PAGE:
CBS News has settled a lawsuit with three women who accused former CBS anchor Charlie Rose of “blatant and repeated sexual harassment” and “subsequent unlawful retaliation.”
The suit against CBS News was discontinued Friday, and the terms of the settlement are confidential. A separate civil suit against Rose remains open. A CBS News spokesperson told Business Insider the matter was resolved and that the plaintiffs requested that the financial amount remain confidential.
In other news:
Verizon will write down $4.6 billion in value of Oath, the unit that combined AOL and Yahoo assets. The integration between Yahoo and AOL never achieved the benefits Verizon anticipated, according to the company’s regulatory filing.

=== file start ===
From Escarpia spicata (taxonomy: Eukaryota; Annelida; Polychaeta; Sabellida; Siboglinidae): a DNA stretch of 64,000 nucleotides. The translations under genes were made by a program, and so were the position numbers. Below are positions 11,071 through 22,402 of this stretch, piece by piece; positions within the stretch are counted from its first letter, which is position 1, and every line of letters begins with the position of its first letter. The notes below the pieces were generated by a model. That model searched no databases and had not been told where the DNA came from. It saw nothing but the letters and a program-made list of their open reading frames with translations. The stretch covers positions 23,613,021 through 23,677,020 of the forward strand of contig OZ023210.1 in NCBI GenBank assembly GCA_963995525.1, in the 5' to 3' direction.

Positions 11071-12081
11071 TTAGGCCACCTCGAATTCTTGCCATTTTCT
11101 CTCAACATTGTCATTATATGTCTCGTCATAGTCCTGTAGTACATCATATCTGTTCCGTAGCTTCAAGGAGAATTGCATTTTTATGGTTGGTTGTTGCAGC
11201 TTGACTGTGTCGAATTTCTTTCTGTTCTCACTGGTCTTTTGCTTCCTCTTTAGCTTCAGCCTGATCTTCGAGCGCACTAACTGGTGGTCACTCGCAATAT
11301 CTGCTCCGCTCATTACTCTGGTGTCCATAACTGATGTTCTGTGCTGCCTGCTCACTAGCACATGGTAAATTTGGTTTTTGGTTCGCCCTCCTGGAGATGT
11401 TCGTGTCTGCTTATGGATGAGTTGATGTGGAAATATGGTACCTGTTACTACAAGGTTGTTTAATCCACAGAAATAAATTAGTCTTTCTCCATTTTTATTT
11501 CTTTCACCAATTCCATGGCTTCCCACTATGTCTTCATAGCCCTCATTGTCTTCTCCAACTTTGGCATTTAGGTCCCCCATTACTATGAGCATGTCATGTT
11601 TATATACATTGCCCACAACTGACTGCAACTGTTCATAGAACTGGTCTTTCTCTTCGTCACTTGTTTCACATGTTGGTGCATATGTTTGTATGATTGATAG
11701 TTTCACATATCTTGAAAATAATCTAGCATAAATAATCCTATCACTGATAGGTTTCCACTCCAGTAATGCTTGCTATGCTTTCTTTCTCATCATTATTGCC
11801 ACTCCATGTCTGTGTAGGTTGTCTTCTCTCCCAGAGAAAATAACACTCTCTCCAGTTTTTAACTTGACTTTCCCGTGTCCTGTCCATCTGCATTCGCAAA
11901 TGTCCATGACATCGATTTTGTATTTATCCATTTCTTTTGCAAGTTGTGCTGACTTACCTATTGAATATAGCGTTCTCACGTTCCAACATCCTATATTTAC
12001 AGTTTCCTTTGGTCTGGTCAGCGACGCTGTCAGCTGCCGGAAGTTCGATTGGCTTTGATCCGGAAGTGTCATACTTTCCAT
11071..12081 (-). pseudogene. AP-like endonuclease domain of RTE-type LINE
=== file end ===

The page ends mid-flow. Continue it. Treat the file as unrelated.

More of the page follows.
Congress grilled Google CEO Sundar Pichai for the first time. He testified before Congress on Tuesday amid increasing political scrutiny of big tech.
Speaking of Google, Pichai’s testimony to Congress exposed the abject failings and futility of Washington’s version of tech policy. Important questions about data privacy, oversight of artificial intelligence, and military contracts were never asked.
The 3 biggest takeaways from WPP’s ‘radical evolution’ turnaround plan. WPP seems to be bracing itself for competition with consulting firms and some of its new client approaches seem to be working.
US media companies are looking to India as the next battleground, and some have already made huge investments. Western companies already have big stakes in the Indian market. Twenty-first Century Fox-owned TV streaming company Hotstar is by far the biggest over-the-top TV provider in India with roughly 100 million subscribers.